Billions of people around the world lack access to safe, clean drinking water, with water shortages especially acute in the desert environments of North Africa and the Middle East.
Chemists in China are now taking inspiration from spiders to develop systems that collect water from air using no energy. They have designed novel artificial fibers that efficiently gather fog much like spider webs trap dew. The fibres could lead to a low-cost, green way to produce potable water on a large scale.
According to the United Nations, two-third of the world’s population will face water shortages by 2050. The two conventional methods used to produce freshwater on are desalination—which involves removing salt from seawater—and wastewater treatment. But both consume a large amount of energy and require complex technical equipment. Plus, desalination also only works in coastal areas, not arid and rural regions.
Yet, even the most arid parts of the world have a tiny amount of water vapor in the air. Researchers have developed many different technologies to harvest this water from the atmosphere in the form of fog, dew or moisture. These include gels and other water-absorbing materials, nets that can trap fog via condensation, and specially engineered surfaces that draw water.
Some teams have tried to mimic spider silk. The silk threads trap water because of their rough surfaces and periodic spindle-shaped knots that help collect and direct the condensed droplets. This simplicity and potential low cost has inspired researchers to develop several different artificial spider silk-like fibers that harvest fog.
The fibers reported so far have surface properties similar to natural spider silk and can harvest freshwater from fog, but only to a certain extent, write chemist Yongmei Zheng of Beihang University and her colleagues in a recent paper in Chemical Engineering Journal. Only water droplets near or on the spindle knots can be easily collected, reducing water-harvesting efficiency.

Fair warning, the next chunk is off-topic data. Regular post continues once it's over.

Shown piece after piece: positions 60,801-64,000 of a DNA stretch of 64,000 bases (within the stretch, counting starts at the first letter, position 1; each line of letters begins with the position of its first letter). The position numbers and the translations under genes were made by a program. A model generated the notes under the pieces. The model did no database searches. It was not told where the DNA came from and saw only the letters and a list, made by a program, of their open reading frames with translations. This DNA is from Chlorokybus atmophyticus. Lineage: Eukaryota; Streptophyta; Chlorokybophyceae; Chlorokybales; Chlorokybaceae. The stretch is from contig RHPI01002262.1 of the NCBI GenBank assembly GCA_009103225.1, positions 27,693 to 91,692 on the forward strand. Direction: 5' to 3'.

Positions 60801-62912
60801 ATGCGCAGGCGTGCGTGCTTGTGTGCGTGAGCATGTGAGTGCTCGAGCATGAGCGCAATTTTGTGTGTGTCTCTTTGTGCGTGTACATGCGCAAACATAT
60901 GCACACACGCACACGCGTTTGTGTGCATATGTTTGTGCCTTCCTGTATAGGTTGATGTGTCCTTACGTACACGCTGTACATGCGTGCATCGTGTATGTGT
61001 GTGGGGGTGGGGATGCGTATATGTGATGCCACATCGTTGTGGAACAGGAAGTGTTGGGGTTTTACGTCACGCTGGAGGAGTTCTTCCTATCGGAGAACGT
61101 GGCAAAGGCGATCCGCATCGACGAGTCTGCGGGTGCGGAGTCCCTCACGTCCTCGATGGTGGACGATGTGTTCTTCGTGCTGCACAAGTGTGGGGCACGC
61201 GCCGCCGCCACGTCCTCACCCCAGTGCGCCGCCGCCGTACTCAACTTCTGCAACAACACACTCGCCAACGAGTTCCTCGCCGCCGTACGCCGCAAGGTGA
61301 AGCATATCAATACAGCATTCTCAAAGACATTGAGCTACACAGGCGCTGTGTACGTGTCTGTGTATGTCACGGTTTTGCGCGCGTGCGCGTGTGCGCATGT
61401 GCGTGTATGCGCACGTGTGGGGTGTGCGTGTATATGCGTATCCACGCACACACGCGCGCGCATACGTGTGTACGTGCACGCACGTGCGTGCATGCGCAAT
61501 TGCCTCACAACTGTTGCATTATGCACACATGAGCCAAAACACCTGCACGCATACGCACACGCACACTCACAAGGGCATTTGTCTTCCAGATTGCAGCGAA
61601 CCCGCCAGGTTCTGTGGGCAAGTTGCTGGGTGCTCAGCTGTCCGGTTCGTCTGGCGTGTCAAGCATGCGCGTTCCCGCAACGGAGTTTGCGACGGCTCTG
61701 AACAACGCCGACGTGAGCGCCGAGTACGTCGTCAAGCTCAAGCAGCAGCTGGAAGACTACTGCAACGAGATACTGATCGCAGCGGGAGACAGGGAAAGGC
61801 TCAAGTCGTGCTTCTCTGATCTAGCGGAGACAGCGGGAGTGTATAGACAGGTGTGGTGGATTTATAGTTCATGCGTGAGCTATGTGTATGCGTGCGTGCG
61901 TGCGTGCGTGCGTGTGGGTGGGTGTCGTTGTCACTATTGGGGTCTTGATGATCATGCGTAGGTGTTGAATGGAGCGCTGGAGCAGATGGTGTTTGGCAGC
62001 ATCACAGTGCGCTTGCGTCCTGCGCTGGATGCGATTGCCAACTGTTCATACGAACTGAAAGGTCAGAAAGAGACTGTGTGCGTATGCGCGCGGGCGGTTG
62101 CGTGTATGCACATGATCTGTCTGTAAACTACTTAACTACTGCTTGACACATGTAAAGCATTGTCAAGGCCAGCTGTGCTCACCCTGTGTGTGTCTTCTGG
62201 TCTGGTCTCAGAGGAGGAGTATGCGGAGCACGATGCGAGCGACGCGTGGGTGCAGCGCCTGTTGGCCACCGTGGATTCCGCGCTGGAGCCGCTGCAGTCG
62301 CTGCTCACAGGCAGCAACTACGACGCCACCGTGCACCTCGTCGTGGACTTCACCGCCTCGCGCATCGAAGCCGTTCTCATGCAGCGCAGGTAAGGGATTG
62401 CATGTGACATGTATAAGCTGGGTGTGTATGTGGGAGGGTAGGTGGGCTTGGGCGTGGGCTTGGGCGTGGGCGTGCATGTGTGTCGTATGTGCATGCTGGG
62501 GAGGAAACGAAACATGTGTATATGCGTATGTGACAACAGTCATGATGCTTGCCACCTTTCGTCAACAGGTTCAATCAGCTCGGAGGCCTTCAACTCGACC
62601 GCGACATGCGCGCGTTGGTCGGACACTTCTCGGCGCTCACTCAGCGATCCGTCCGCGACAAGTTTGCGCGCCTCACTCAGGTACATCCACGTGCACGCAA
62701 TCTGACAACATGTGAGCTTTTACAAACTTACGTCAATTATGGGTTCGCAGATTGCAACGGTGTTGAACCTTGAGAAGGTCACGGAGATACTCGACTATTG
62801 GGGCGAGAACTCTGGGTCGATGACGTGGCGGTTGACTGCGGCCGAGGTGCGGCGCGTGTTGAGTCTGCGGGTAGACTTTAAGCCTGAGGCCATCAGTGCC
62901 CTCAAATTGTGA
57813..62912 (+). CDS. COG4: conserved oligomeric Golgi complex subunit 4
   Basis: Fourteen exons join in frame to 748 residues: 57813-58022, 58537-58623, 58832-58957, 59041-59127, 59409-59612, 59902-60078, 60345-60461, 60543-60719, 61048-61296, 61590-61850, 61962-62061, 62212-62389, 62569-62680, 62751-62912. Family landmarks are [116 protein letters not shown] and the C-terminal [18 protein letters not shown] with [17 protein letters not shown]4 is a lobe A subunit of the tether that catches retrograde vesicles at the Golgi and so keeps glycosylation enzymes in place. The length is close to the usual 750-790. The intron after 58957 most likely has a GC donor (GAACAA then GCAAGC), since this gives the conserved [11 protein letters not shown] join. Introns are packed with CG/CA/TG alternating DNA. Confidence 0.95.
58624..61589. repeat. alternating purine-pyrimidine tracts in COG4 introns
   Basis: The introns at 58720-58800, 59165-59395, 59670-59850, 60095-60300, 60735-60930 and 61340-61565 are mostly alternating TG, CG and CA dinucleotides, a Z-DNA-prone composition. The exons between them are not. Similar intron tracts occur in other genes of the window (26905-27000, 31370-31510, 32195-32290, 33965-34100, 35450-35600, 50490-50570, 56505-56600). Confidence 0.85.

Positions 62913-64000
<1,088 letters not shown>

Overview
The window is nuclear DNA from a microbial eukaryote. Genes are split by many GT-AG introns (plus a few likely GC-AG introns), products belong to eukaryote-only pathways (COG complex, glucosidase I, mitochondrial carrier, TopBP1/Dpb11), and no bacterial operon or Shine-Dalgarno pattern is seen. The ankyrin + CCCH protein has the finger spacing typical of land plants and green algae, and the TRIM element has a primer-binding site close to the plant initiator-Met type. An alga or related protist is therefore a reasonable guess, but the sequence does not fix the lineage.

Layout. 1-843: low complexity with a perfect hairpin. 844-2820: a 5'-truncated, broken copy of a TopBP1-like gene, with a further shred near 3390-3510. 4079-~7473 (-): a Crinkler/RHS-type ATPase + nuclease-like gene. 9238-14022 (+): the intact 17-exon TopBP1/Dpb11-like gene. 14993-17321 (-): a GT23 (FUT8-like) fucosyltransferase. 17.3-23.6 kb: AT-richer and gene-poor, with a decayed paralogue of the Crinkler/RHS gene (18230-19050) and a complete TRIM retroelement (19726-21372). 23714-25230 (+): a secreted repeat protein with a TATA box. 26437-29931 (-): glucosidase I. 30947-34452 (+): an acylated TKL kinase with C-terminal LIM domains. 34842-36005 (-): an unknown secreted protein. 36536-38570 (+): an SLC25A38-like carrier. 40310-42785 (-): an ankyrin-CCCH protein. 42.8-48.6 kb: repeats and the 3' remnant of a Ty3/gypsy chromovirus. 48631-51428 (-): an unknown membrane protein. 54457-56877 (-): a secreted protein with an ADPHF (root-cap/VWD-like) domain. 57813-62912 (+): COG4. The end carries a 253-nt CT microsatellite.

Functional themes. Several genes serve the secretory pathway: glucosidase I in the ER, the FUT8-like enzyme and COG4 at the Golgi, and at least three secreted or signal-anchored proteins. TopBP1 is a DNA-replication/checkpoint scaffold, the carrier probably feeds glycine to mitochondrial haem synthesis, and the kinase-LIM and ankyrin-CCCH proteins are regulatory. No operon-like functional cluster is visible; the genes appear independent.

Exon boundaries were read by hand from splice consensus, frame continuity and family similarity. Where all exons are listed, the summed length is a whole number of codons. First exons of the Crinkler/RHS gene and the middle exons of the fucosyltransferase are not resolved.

Zheng and colleagues took advantage of other unique features of spider silk that previous studies have ignored. One is that the main axis of the silk between the knots consists of two separate, parallel threads with a small gap in the middle, and the other is that the spindly knots have a spiral or helical shape.
The researchers designed a novel dual-thread fiber that more closely mimics spider silk. They start by dipping nylon fibers in water-attracting polymer. By controlling the concentration of the polymer solution and pulling speeds during dipping, they create spindle-shape bulges in the fiber of specifically calculated heights and spaces between them. Then, as reported in the journal Advanced Functional Materials, they heat the fibers at a high temperature to crack the bumps and create a spiral or helix shape.
The unique structure of the fibers boosted the efficiency with which nets made of the fibers collected fog vapors, the team observed. First, tiny droplets collected on the fiber get sucked into the tiny channel between the two threads to form a liquid film. Then this liquid film spreads toward both sides until the channel is filled with water and adjacent spindle knots are connected by the liquid film.
When captured water droplets come in contact with the liquid film, they get quickly transported to spindle knots and fused with droplets already there to form larger drops. The fibers capture water droplets along their entire length, not just at the spindles, and the larger droplets that quickly form are easier to collect, leading to a 590 percent increase in fog harvesting efficiency compared with normal spider silk fibers. In the fibers with the helical knots, each knot could carry over 2,100 times more water than the volume of the knot itself.
The new fibers are low cost, durable, strong and flexible, the team writes, making them extremely promising for large-scale, high-efficiency fog harvesting systems.
Jinmu Huan et al. Special fog harvesting mode on bioinspired hydrophilic dual-thread spider silk fiber, Chemical Engineering Journal, 2023.
Shaomin Wang et al. Bioinspired Robust Helical-Groove Spindle-Knot Microfibers for Large-Scale Water Collection. Advanced Functional Materials, 2023.
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